Marhaver Lab/Creative Coral Science for Reef Recovery
A healthy ocean depends on healthy coral reefs. Coral reefs cover less than one percent of the seafloor, yet they house approximately 25% of all species in the ocean. They are also vital to our global economy. Coral reefs are worth $1 Trillion USD per year through fisheries production, drug discovery, shoreline protection, and the creation of tourism jobs. However, compounding stressors – especially coastal development, overfishing, sewage input, fertilizer runoff, and temperature shock – are causing critical declines in the reproductive output and genetic diversity of coral populations.
What can be done?
To complement coral conservation on the policy scale, innovative technical solutions are needed at the reef scale to pioneer new methods to save our reefs and the ecosystems they support.
How Marhaver Lab is meeting the challenge:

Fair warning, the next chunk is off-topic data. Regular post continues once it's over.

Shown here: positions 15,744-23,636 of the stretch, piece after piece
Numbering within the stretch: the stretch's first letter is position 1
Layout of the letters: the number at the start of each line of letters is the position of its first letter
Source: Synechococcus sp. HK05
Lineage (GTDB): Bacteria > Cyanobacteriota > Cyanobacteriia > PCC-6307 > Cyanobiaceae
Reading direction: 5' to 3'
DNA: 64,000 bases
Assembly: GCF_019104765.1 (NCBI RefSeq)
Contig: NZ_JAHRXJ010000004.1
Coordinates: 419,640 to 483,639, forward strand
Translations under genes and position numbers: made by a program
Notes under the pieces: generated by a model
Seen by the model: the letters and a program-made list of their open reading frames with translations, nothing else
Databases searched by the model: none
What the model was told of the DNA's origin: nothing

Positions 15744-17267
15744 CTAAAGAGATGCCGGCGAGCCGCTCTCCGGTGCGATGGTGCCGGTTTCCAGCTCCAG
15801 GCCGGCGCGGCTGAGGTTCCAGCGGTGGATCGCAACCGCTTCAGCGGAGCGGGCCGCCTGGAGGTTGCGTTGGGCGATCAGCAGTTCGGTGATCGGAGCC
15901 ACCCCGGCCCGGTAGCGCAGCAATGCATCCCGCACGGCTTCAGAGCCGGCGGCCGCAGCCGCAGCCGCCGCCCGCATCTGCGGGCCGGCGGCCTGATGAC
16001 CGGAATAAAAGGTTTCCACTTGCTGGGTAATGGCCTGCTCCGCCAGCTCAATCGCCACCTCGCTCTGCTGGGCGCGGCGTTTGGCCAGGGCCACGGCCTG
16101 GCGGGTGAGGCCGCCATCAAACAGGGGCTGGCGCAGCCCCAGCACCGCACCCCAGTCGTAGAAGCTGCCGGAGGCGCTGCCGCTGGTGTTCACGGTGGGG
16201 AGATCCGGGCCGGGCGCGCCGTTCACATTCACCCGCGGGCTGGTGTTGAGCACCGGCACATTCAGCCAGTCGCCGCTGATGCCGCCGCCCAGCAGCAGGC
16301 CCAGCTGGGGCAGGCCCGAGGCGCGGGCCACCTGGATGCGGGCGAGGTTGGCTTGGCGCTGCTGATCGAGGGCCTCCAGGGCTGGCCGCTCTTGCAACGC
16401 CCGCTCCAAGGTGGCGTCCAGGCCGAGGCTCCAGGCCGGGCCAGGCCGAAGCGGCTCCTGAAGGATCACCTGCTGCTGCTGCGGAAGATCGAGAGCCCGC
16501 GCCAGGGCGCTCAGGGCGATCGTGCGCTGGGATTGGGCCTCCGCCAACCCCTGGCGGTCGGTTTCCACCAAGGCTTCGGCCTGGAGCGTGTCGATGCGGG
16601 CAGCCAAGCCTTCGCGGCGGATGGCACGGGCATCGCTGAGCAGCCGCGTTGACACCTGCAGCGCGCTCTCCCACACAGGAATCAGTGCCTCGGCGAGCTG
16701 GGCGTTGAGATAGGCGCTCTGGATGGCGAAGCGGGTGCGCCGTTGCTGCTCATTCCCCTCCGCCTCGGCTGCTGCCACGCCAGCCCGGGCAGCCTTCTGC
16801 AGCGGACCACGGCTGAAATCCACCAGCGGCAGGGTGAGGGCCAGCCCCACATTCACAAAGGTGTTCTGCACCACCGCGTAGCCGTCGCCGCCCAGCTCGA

The Marhaver Lab is a marine biology research lab based in Curaçao. By studying reproduction in the Caribbean’s most fragile corals and inventing new tools to help them survive, the Lab pioneers methods so that everyone can grow more corals, faster. This includes decoding the reproductive behavior of understudied species through traditional natural history and combining advanced methods from diverse fields of science and engineering. The Marhaver Lab also hosts students from around the world for projects in coral ecology, reproduction, and restoration. Working at the leading edge of coral science, the Lab recently partnered with the Smithsonian Mote Marine Lab and the Florida Aquarium to achieve the first assisted gene flow in Caribbean corals, and the first fertilization of the threatened Elkhorn Coral Acropora palmata using cryopreserved sperm. This breakthrough creates powerful new tools for coral conservation, gene banking, and reef restoration.